The 2800 block of Parrish Street is a lovely Fairmount block that happens to include a ten-unit complex of homes that all face into a private courtyard. Residents are able to pull their cars into a cul de sac, with some using the space in front of their homes for parking, while others use the easement to access their private garages. But the future for this collection of homeowners is murky indeed, after last month’s sheriff’s sale.
Last month, the 5,000+ sqft easement/parking lot was sold to an unknown investor due to what appears to be twenty years of unpaid property taxes totaling over $86K. Now, this
insane opportunistic individual has the opportunity to hold the residents hostage, but is instead punting and offering the lot for sale on the open market for $200K. The listing reads:
ATTENTION INVESTORS – This lot/land is a paved driveway and is a common area and part of 15 town homes and counting. (editor’s note: we think it’s only ten) The new owner of this prime piece of real estate will be able to make an estimated income of $100 a month times 15 (10) by either leasing and creating a residual income or by selling dividing the land and selling it to the property owners. This land has the potential of making a lot of money. Please show and make an offer. This property is priced to sell and will not last.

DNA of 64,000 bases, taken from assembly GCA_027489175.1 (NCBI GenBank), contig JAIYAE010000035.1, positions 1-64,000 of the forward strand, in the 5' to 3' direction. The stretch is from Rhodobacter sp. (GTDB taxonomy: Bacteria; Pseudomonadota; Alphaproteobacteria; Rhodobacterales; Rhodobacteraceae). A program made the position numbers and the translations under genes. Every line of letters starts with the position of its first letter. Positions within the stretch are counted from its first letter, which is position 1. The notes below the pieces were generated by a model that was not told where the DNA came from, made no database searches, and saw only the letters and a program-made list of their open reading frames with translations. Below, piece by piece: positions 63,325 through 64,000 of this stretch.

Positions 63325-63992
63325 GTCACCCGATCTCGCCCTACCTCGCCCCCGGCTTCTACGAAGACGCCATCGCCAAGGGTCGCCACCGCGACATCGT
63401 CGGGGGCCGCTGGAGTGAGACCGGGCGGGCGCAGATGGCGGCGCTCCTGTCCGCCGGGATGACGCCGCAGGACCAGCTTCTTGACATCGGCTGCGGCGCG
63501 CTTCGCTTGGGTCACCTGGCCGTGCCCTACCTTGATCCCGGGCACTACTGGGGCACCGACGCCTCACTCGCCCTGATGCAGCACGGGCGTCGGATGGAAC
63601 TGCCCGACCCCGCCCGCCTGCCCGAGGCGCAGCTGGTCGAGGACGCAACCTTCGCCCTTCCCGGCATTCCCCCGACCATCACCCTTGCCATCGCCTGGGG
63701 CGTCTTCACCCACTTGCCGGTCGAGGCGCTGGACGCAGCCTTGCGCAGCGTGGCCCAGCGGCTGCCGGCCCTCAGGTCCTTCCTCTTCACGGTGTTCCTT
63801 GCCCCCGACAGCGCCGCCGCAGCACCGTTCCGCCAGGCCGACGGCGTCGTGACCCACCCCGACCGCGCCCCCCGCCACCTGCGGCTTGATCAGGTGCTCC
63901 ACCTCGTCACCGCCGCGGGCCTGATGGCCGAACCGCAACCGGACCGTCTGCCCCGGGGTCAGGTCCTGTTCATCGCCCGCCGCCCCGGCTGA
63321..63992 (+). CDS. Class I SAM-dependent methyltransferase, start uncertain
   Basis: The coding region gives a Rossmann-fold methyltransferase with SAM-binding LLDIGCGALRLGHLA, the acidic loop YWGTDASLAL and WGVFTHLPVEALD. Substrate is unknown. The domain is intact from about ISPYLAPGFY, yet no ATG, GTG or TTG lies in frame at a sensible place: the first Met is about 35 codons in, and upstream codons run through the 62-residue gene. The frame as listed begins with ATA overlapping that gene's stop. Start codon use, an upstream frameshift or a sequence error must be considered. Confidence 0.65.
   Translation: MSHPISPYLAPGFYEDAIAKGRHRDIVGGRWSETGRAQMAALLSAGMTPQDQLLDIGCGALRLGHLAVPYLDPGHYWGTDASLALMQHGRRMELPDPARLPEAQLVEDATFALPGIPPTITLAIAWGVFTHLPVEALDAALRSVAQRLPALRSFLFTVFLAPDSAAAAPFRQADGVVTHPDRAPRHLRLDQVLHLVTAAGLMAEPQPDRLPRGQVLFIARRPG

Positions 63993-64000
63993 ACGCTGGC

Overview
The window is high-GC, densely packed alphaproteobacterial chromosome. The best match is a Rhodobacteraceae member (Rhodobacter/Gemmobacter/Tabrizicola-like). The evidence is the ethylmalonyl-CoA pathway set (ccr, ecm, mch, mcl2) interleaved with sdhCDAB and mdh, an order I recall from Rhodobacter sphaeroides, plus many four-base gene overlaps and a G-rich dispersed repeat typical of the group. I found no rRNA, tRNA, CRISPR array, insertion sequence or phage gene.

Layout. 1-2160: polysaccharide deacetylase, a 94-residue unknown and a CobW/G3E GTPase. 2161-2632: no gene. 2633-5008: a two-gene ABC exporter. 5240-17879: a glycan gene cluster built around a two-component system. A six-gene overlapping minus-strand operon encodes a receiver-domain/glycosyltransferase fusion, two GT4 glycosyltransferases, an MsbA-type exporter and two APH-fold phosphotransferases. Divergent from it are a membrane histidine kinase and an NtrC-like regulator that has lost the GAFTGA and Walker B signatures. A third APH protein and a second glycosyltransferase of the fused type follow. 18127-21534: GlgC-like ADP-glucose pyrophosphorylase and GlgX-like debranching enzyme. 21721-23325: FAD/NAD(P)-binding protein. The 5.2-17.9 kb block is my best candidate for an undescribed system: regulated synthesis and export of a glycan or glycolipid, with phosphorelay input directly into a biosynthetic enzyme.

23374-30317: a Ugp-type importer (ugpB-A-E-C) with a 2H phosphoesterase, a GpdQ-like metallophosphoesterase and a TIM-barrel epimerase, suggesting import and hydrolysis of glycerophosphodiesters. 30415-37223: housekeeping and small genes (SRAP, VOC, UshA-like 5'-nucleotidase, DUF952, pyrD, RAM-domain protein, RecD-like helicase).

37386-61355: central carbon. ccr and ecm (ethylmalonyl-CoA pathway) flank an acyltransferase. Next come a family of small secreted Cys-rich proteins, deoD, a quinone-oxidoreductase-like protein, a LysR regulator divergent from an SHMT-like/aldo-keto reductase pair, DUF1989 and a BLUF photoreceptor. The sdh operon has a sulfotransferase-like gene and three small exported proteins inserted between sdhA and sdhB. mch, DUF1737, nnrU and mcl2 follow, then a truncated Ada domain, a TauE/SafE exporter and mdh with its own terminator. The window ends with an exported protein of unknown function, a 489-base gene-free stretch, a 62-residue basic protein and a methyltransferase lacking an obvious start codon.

As you’re probably aware, we frequent these sheriff’s sales and we even considered the idea of purchasing this particular parcel. But something just felt… wrong about it. There’s just something fishy about a condo association in a nice area never paying taxes on a shared property that gives us the idea that perhaps they didn’t know about the taxes (unlikely) or they’ve been collecting for taxes but haven’t paid because of some clerical error (getting warmer) or that the City has been getting paid but the payments have been somehow lost or incorrectly recorded (this sounds quite possible).
We’re guessing that this thing is headed to the courts for a couple of years and that the individual who purchased it will see their profits evaporate from the legal costs. Or else, maybe they’ll make a quick hundred grand and the new owner will have to deal with the consequences.
Either way, we have a feeling that this won’t end well for anybody.